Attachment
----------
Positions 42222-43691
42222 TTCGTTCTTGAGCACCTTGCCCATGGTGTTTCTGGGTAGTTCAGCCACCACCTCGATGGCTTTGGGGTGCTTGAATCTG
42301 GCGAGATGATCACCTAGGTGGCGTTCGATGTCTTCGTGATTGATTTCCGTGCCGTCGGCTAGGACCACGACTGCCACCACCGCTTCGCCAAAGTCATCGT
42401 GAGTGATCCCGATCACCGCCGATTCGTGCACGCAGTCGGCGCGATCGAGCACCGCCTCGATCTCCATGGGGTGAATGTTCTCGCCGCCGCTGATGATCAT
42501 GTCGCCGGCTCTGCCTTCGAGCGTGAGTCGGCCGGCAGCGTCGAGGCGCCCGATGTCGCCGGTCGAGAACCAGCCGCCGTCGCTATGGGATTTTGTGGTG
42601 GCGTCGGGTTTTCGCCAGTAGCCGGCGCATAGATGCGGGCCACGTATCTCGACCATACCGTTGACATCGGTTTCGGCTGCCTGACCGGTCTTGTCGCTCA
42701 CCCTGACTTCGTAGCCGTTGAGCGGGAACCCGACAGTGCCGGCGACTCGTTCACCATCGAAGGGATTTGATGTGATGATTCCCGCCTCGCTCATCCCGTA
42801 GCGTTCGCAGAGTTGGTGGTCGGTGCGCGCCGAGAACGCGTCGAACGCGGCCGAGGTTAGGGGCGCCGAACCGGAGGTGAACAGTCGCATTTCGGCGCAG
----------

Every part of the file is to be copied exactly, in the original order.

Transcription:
Positions 42222-43691
42222 TTCGTTCTTGAGCACCTTGCCCATGGTGTTTCTGGGTAGTTCAGCCACCACCTCGATGGCTTTGGGGTGCTTGAATCTG
42301 GCGAGATGATCACCTAGGTGGCGTTCGATGTCTTCGTGATTGATTTCCGTGCCGTCGGCTAGGACCACGACTGCCACCACCGCTTCGCCAAAGTCATCGT
42401 GAGTGATCCCGATCACCGCCGATTCGTGCACGCAGTCGGCGCGATCGAGCACCGCCTCGATCTCCATGGGGTGAATGTTCTCGCCGCCGCTGATGATCAT
42501 GTCGCCGGCTCTGCCTTCGAGCGTGAGTCGGCCGGCAGCGTCGAGGCGCCCGATGTCGCCGGTCGAGAACCAGCCGCCGTCGCTATGGGATTTTGTGGTG
42601 GCGTCGGGTTTTCGCCAGTAGCCGGCGCATAGATGCGGGCCACGTATCTCGACCATACCGTTGACATCGGTTTCGGCTGCCTGACCGGTCTTGTCGCTCA
42701 CCCTGACTTCGTAGCCGTTGAGCGGGAACCCGACAGTGCCGGCGACTCGTTCACCATCGAAGGGATTTGATGTGATGATTCCCGCCTCGCTCATCCCGTA
42801 GCGTTCGCAGAGTTGGTGGTCGGTGCGCGCCGAGAACGCGTCGAACGCGGCCGAGGTTAGGGGCGCCGAACCGGAGGTGAACAGTCGCATTTCGGCGCAG